Shrinking Republican minority

Ruy Texeira has a nice paper summarizing how demographic changes are very much working against the Republican party and what they should do about it.  Over at Yglesias, Ryan McNeely gives a nice summary.    Steve Greene summarizes McNeely  right here.   Long story short, Republicans are driving away minorities and college educated voters, both of which are only growing in the electorate.  Given my recent theme of Gender and Politics postings, I’ll excerpt McNeely’s nice point on the matter:

Another interesting finding is the significant growth rate of key subgroups of women who vote overwhelmingly for Democrats. I’ve found that there is a tendency to discuss “women” as if they are like any other interest group or constituency, but women are in fact the majority of voters. So, by definition, if more and more women identify as Democrats, then to cobble together a majority Republicans must lock in an even largerlead among male voters.

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Texeira, who generally offers advice for Democrats, actually lays out a series of steps that would be wise for Republicans to take.  Tom Schaller summarizes them at 538.com.  Schaller remarks:

What’s interesting to me about most of Teixeira’s suggested changes is that the GOP is either not doing them, or doing something close to the opposite.

I think David Frum may be largely right in that the Republican party is going to drive itself off an ideological cliff.  When they win big in 2010 because of a bad economy and successful obstructionism, they’ll convince themselves it’s because of their conservative ideology and double-down on it even further.  Shouldn’t be hard, as most GOP member of Congress are breathtakingly out of touch with reality.  Democrats are surely in for some pain this Fall, but if Republicans don’t wise up– which they don’t seem to be doing– medium and long-range Democratic prospects look excellent.

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Friday book post (late again)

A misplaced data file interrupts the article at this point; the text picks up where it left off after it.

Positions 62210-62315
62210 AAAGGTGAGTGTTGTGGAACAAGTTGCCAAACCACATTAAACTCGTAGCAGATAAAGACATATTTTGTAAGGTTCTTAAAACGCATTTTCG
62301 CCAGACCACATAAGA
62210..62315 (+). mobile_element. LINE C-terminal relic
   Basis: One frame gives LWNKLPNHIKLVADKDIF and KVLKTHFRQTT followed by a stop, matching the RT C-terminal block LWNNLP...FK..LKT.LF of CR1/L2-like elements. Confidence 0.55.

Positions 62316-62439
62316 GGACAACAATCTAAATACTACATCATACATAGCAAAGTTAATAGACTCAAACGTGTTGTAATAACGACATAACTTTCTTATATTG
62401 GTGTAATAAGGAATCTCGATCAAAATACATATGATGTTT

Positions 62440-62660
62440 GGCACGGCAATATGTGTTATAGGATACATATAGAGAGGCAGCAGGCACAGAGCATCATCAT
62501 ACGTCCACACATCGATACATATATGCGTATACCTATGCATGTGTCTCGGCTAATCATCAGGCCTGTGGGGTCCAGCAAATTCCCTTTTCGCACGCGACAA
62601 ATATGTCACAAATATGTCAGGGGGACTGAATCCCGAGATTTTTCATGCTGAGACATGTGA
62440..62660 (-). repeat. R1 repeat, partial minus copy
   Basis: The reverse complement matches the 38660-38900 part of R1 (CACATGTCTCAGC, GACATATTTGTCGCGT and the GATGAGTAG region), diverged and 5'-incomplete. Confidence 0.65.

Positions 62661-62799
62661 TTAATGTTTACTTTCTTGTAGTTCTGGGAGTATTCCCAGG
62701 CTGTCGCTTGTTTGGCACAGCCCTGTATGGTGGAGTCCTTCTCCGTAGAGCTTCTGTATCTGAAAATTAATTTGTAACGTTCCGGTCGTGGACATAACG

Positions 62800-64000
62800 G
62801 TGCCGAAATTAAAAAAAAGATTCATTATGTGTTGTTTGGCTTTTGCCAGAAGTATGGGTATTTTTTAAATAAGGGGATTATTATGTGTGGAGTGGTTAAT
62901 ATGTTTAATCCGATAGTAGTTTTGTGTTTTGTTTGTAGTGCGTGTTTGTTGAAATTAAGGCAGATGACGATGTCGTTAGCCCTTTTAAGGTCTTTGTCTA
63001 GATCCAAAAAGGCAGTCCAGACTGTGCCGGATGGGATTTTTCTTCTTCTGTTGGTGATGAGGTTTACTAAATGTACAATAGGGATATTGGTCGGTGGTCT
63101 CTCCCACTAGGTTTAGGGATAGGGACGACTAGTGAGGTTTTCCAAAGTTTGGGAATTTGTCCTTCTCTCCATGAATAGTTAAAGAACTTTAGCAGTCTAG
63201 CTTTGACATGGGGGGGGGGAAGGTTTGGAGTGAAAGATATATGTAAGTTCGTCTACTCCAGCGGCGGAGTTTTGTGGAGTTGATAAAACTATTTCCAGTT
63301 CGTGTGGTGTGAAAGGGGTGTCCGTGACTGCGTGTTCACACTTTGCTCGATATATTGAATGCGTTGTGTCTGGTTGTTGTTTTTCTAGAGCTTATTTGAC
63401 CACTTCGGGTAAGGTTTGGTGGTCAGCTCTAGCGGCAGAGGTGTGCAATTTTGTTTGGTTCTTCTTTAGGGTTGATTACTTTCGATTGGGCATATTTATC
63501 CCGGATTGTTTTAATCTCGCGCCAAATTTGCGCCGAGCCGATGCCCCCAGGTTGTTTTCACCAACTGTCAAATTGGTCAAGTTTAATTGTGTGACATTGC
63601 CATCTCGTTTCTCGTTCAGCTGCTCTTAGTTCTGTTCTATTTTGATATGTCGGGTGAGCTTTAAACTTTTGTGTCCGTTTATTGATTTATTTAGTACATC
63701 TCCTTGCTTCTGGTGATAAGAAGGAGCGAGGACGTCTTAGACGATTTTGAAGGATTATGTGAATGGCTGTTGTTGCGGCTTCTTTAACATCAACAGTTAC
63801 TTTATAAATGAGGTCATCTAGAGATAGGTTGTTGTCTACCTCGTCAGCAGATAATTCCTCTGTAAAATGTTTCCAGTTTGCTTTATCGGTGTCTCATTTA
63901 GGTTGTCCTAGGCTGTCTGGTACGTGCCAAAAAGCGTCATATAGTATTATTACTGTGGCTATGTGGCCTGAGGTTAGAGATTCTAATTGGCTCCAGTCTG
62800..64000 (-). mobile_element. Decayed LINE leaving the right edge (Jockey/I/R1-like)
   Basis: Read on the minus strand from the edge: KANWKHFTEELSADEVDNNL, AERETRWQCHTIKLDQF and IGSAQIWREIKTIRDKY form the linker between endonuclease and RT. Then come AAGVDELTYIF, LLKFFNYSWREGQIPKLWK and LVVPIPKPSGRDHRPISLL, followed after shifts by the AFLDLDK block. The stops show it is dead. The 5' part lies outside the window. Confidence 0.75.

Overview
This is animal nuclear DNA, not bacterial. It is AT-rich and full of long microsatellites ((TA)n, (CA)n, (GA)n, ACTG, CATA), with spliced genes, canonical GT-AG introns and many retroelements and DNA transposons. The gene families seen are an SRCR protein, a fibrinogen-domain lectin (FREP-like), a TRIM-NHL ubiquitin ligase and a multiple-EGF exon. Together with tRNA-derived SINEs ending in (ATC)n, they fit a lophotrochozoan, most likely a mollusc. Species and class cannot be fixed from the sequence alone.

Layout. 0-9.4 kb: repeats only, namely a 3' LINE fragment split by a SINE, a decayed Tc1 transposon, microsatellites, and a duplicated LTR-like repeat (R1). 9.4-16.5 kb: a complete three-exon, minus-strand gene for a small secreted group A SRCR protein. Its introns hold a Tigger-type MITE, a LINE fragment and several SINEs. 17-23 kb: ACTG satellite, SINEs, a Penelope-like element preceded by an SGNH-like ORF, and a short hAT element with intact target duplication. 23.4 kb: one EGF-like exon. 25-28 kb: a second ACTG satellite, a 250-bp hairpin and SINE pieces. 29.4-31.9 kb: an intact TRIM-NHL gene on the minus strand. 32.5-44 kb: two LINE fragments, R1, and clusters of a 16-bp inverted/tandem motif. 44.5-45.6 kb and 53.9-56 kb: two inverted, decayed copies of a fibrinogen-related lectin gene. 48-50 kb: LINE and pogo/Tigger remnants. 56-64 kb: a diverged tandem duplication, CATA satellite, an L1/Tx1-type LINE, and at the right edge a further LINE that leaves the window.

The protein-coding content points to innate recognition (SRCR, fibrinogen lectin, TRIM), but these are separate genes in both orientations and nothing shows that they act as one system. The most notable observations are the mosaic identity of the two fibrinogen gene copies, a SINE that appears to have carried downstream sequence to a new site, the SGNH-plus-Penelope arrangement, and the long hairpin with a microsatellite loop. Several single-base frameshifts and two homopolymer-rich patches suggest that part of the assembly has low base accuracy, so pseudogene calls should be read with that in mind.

I tell you, all this World Cup soccer is definitely eating into my blogging.  I’m happy enough with the trade myself, but I apologize for those of you expecting more out of me.

So, rather than highlight a specific book this week, I’m just going to riff a little bit on not finishing books.  I’m pretty ruthless about stopping and not finishing books that just aren’t doing it for me.  There’s way more books that I want to read than I will ever have time to, so I’d hate to think I’d be missing out on books I love to keep slogging through anything I don’t.  At this point in my reading life, I’m pretty confident of my judgement by 50 pages in, and sometime much sooner.   I say this, because it seems that every time I decide to just give the  book a little bit longer to pick up, it never does.  I think this is because what I really respond to is not necessarily how exciting the plot it, but simply the author’s ability to tell a story in an interesting and engaging fashion.  Sometimes that can take a little while to get going, but in general, it shows itself pretty early.  For example, last night I started Await Your Reply by Dan Chaon.  I’ve only read 10 pages or so, but I can pretty much guarantee I’ll finish it because Chaon clearly just knows how to engage a reader.   In contrast, take Killing Rommel, by Steven Pressfield.  A subject I find intrinsically interesting– WWII in North Africa– and a book that was well-reviewed, but I could tell very early that Pressfield just did not have a style that was ever going to engage me.

That said, what I wonder is, just what is it about Chaon  (or my favorite authors) that is so compelling, while others leave me flat.  There’s a real difference there in the ability to simply tell an interesting story, but what exactly is that?  Or, is that as far as we can reduce things?

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